The Screenwriter’s Daughter, Leicester Square Theatre.  Review by Julia Pascal.

 

This fascinating play is a study of the famous playwright and screenwriter Ben Hecht and his relationship with his daughter Jenny.  The action takes place in the late sixties as actor Jenny works with The Living Theatre and is caught up in the radical politics of directors Judith Malina and Julian Beck.  The struggle between a father at the end of his life and a daughter in her twenties mirrors a larger political struggle.  The dynamic is between a respectable liberal male sensibility and an anarchic female one fighting for the end of capitalism.

There are echoes here of Philip Roth’s dark novel American Pastoral raised by Larry Molin’s funny and fearless script.  He reminds us of how Hecht, author of the famous play and film The Front Page is now a forgotten literary and political giant.  Hecht authored hundreds of scripts but was also famous as an opponent of British rule in Palestine.  Not content with alienating Whitehall he also challenged Jews who supported the Hungarian Jewish leader Rudolf Kastner.  This case still excites controversy as Kastner was accused of Nazi collaboration.  Hecht wrote the book Perfidy about this most provocative Jewish leader.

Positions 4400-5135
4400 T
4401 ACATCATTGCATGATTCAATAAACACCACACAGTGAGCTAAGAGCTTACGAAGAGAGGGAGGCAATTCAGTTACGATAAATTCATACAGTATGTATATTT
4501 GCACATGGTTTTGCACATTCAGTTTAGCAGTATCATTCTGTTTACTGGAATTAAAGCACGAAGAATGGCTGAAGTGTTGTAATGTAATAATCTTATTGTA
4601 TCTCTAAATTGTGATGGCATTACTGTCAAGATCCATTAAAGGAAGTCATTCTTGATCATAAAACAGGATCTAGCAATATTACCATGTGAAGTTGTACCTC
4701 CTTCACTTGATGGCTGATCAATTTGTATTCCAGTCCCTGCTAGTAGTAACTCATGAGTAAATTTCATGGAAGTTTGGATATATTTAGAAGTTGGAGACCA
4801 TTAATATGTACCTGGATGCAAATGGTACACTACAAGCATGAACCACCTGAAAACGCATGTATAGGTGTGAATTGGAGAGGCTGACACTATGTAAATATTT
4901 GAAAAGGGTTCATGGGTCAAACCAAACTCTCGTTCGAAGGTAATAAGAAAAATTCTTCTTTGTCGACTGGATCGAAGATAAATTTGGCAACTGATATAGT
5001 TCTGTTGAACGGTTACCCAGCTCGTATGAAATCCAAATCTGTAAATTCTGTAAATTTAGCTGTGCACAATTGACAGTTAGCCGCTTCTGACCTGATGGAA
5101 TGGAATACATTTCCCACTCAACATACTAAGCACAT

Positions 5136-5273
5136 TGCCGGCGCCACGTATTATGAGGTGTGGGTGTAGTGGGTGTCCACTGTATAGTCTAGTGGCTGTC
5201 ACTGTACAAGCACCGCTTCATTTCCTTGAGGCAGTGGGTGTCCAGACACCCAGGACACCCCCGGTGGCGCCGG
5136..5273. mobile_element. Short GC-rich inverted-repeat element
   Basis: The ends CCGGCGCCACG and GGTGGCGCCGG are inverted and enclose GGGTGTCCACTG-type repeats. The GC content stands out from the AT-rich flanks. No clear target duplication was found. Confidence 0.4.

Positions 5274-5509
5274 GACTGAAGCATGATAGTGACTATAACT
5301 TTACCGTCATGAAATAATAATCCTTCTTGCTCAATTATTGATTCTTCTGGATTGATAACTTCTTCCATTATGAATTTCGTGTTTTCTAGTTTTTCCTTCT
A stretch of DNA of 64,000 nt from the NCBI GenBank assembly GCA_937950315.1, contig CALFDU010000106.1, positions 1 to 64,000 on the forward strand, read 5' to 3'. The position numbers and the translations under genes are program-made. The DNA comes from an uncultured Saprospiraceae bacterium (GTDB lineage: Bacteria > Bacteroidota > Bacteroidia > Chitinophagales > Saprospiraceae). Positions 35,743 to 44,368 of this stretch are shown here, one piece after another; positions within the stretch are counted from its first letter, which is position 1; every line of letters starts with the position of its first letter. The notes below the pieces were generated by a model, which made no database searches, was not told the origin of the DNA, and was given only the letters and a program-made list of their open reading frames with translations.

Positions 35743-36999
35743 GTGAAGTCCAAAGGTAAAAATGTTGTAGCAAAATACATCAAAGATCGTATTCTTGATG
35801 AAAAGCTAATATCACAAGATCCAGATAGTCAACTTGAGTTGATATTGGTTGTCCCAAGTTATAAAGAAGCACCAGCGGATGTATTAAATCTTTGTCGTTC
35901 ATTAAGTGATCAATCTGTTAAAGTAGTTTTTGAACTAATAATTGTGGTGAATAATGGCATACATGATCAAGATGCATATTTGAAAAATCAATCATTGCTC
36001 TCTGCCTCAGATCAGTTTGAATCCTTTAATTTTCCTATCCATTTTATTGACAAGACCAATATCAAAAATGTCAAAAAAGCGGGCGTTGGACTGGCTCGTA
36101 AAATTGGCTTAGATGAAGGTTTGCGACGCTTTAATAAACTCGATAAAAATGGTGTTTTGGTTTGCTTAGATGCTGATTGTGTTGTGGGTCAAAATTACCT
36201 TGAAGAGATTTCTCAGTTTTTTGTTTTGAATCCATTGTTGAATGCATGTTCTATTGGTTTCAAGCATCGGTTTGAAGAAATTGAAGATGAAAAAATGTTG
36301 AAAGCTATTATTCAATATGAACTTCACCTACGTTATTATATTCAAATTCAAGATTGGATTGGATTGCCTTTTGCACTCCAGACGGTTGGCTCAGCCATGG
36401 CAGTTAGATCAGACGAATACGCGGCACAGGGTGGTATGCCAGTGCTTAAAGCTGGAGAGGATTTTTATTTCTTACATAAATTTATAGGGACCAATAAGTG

As well as drawing our attention to Hecht’s massive Hollywood career, Molin reminds us of his hugely energetic political activity.  He was an activist who funded a boat taking Shoah refugees to Palestine.  Hecht wanted to defy Ernest Bevin’s support of The White Paper limiting Jewish entry to Palestine.  Hecht was an enemy of the British and Molin sets the drama on the eve of Jenny’s European tour where she plans to go to the enemy country – England.  This is the central conflict between father and daughter.  She wants his blessing: he refuses.

The work is both political and personal.  It is about patriarchy, capitalism, US imperialism, Vietnam and sexual freedom.  In this tiny theatre there is a sense of world politics being played out.  Molin’s structure is a mixture of direct address and naturalism.  Director Anna Ostergren sensitively leads a strong cast.  Samantha Dakin, Paul Easom, Tom Hunter and Laura Pradelska take possession of the roles with passion and engagement.  This is a fabulously stimulating text and production with a simple but elegant set and lighting design by Lydia Cawson and Sarah Crocker.

Julia Pascal © 2015.